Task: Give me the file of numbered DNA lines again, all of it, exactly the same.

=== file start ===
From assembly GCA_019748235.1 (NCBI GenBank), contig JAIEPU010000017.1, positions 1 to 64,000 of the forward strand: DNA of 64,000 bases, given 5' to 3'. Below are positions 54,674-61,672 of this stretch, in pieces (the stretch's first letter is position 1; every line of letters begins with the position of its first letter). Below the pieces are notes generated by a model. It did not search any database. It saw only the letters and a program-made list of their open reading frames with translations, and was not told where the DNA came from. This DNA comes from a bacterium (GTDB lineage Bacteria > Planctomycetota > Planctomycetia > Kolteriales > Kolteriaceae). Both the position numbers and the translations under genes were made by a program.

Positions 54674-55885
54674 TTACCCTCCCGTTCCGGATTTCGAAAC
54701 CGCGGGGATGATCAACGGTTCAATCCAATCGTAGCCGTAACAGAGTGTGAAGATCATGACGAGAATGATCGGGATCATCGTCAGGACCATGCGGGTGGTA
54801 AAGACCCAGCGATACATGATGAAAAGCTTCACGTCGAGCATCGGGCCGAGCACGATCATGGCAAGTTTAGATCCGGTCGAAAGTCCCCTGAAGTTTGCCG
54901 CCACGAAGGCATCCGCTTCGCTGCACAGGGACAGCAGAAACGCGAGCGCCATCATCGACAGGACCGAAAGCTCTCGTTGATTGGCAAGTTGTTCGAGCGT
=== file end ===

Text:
From assembly GCA_019748235.1 (NCBI GenBank), contig JAIEPU010000017.1, positions 1 to 64,000 of the forward strand: DNA of 64,000 bases, given 5' to 3'. Below are positions 54,674-61,672 of this stretch, in pieces (the stretch's first letter is position 1; every line of letters begins with the position of its first letter). Below the pieces are notes generated by a model. It did not search any database. It saw only the letters and a program-made list of their open reading frames with translations, and was not told where the DNA came from. This DNA comes from a bacterium (GTDB lineage Bacteria > Planctomycetota > Planctomycetia > Kolteriales > Kolteriaceae). Both the position numbers and the translations under genes were made by a program.

Positions 54674-55885
54674 TTACCCTCCCGTTCCGGATTTCGAAAC
54701 CGCGGGGATGATCAACGGTTCAATCCAATCGTAGCCGTAACAGAGTGTGAAGATCATGACGAGAATGATCGGGATCATCGTCAGGACCATGCGGGTGGTA
54801 AAGACCCAGCGATACATGATGAAAAGCTTCACGTCGAGCATCGGGCCGAGCACGATCATGGCAAGTTTAGATCCGGTCGAAAGTCCCCTGAAGTTTGCCG
54901 CCACGAAGGCATCCGCTTCGCTGCACAGGGACAGCAGAAACGCGAGCGCCATCATCGACAGGACCGAAAGCTCTCGTTGATTGGCAAGTTGTTCGAGCGT